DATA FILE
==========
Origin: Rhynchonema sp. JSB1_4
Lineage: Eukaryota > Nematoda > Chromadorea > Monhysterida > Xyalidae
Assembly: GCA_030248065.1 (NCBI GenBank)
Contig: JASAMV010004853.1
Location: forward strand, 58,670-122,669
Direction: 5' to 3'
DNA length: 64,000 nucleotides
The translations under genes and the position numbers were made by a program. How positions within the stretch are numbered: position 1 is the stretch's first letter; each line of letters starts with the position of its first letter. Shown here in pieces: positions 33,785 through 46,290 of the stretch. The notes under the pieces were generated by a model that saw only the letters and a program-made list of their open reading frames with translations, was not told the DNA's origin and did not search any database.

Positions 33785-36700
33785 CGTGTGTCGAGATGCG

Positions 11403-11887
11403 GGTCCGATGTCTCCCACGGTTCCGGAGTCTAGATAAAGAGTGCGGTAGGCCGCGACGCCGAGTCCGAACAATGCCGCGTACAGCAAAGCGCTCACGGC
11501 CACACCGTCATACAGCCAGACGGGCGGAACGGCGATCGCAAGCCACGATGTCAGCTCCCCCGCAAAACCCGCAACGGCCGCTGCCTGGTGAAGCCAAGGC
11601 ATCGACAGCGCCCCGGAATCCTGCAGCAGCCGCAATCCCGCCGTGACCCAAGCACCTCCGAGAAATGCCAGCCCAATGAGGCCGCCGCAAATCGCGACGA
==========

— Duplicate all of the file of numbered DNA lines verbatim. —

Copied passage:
Origin: Rhynchonema sp. JSB1_4
Lineage: Eukaryota > Nematoda > Chromadorea > Monhysterida > Xyalidae
Assembly: GCA_030248065.1 (NCBI GenBank)
Contig: JASAMV010004853.1
Location: forward strand, 58,670-122,669
Direction: 5' to 3'
DNA length: 64,000 nucleotides
The translations under genes and the position numbers were made by a program. How positions within the stretch are numbered: position 1 is the stretch's first letter; each line of letters starts with the position of its first letter. Shown here in pieces: positions 33,785 through 46,290 of the stretch. The notes under the pieces were generated by a model that saw only the letters and a program-made list of their open reading frames with translations, was not told the DNA's origin and did not search any database.

Positions 33785-36700
33785 CGTGTGTCGAGATGCG

Positions 11403-11887
11403 GGTCCGATGTCTCCCACGGTTCCGGAGTCTAGATAAAGAGTGCGGTAGGCCGCGACGCCGAGTCCGAACAATGCCGCGTACAGCAAAGCGCTCACGGC
11501 CACACCGTCATACAGCCAGACGGGCGGAACGGCGATCGCAAGCCACGATGTCAGCTCCCCCGCAAAACCCGCAACGGCCGCTGCCTGGTGAAGCCAAGGC
11601 ATCGACAGCGCCCCGGAATCCTGCAGCAGCCGCAATCCCGCCGTGACCCAAGCACCTCCGAGAAATGCCAGCCCAATGAGGCCGCCGCAAATCGCGACGA